Honor Council 101: What We Do by Frankie Breedlove

by frankiebreedlove

In my time on Honor Council I’ve often encountered folks who have no idea what Honor Council is or what we do. This, to me, feels like a tragedy because Honor Council is a wonderful resource that I hope more students will utilize. That being said here it is, your guide to Honor Council!

The Subcommittees

Mediation SubcommitteeThe mediation subcommittee is responsible for providing formal mediation to the community. If you’ve had a problem with someone and you’ve tried talking to them and the problem has persisted or communication broke down, formal mediation might be a good option for you. Honor Council will provide a trained mediator who will act as an unbiased third party and facilitate communication between you and the other person. Something to keep in mind about mediation is that both parties must agree to come to mediation and either may choose to end the session at any time. Honor Council also provides mediation training to the community once per semester, so you too could become a mediator! Mediation request forms are available outside the Honor Council office (GCC-033A) or online at http://www.reed.edu/honor_principle/honor_council.html. If you want more information about how mediation works, how to request a mediation, or when mediation might be a good option stop by office hours or email hc-mediation@reed.edu

Community Rights Subcommittee: The community rights subcommittee (CRS) is a little-known gem. In a nutshell the community right subcommittee takes a case through the Honor Process on behalf of the community. What does that mean? It means that if a potential violation of the Honor Principle occurs but it affects a whole community as opposed to an individual it might be an appropriate case for CRS. CRS will take a case if it is a more appropriate body to move forward with the case than any individual in particular. The CRS can choose to attempt informal or formal mediation or even take the case to J-Board should it be appropriate. The CRS chair can even investigate a case by interviewing relevant witnesses. For more information about how CRS works or how to bring a case to CRS come to weekly office hours or email emagan@reed.edu to contact Emily Agan, the current CRS chair.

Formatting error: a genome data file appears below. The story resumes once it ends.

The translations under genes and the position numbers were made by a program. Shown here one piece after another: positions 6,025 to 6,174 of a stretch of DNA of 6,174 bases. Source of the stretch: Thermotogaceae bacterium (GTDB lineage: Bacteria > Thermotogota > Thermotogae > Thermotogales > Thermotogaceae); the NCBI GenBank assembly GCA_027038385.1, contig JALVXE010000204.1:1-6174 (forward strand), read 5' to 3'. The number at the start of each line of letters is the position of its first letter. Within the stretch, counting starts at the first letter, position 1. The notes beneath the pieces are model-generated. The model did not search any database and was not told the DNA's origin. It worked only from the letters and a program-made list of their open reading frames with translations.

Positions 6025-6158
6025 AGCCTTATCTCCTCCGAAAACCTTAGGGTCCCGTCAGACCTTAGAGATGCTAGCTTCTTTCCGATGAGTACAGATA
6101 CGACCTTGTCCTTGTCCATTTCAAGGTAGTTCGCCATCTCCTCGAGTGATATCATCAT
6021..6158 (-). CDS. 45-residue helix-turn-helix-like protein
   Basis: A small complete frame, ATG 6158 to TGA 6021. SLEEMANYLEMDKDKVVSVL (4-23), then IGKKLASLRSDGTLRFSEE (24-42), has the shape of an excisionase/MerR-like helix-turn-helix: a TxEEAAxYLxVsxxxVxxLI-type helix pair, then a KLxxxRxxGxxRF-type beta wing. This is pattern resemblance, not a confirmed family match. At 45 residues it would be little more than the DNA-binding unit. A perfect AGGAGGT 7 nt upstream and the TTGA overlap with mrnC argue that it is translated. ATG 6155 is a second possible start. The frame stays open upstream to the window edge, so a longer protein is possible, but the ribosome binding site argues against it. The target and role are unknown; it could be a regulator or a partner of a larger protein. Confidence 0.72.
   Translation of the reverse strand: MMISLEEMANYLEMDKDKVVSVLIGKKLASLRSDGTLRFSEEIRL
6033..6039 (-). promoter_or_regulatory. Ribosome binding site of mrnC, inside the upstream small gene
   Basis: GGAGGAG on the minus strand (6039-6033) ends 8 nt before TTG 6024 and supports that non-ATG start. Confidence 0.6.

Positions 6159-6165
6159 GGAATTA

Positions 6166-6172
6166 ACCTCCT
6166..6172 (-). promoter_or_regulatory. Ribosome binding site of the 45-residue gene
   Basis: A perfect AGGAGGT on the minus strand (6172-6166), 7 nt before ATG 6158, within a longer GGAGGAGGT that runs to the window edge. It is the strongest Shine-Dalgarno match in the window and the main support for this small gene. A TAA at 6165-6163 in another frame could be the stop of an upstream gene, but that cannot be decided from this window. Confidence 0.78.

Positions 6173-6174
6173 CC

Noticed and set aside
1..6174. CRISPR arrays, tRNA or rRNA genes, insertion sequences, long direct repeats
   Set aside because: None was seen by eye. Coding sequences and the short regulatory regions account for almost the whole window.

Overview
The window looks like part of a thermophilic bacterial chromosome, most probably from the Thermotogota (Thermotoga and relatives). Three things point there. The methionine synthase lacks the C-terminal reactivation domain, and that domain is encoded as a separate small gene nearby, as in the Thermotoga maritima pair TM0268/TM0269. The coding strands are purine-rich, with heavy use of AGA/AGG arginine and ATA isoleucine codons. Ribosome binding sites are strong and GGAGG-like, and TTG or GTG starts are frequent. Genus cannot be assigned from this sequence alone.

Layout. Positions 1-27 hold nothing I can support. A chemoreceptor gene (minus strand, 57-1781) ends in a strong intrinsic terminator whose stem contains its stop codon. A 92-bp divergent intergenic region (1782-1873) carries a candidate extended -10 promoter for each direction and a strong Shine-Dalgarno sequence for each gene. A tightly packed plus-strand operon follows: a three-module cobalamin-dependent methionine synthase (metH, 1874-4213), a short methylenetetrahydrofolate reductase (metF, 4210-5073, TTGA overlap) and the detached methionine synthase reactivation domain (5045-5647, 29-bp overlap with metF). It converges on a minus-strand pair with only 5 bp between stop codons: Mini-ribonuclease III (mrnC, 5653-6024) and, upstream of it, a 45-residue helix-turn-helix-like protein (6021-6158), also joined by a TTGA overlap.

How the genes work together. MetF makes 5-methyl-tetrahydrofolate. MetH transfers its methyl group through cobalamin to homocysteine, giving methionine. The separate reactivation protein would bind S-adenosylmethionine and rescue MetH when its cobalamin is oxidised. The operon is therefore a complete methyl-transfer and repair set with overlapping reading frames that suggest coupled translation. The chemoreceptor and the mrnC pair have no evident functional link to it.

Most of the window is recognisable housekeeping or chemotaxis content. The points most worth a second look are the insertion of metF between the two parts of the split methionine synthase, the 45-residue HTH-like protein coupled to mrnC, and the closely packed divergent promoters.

Education Subcommittee: The education subcommittee is responsible for engaging the Reed community in discussions about the Honor Principle and educating about the Honor Process.

Projects: The education subcommittee varies semester to semester in what kinds of projects to take on in our quest to raise awareness of the Honor Principle and the Honor Process. Projects have included writing Quest articles, updating and maintaining the website and blog, a scavenger hunt (TBA *wink* *wink*), making t-shirts, attempting to gather and record institutional memory, forums, planning Honor-related orientation events, hosting Paideia classes, giving Renn Fayre dorm talks, and much, much more.

Liaisonships: In addition to an individual member’s project Honor Council members also choose a liaisonship. Liaisonships are flexible and change depending on the needs of the community. Liaisonships often require members to keep in contact with folks in a bunch of different departments on campus. Current liaisonships include: Secretary, Community Safety, Senate, J-Board, Public Relations, Events, Student Activities, Staff and Faculty Outreach, and more.

Office Hours: One of the Honor Council mainstays is office hours. Office hours are currently held every Monday-Thursday 6-7pm (check SB info if you want to know a particular Honor Council member’s day). Office hours is great place to go if you’re looking for information about the Honor Process, need unbiased advice about a conflict or other problem, or want to wax philosophical about the Honor Principle. Office hours is a confidential space where Honor Council members can refer you to more specific resources or simply listen to you. Oftentimes office hours is pretty relaxed and so long as no one is in need of immediate attention it is also a fun place to hangout in the Honor Council office and get to know some Honor Council members!

Well, there you have it! There’s a basic overview of the things Honor Council members do. I love working with Honor Council because it’s flexible. Projects and liasionships can and do change depending on where we want to focus our energy. It also allows me to engage with the community and with students when they really need someone to listen. If you’d like to learn more about what Honor Council members do or if you’d like to get to know us better feel free to come by our office hours. Our office is located at GCC-033A.

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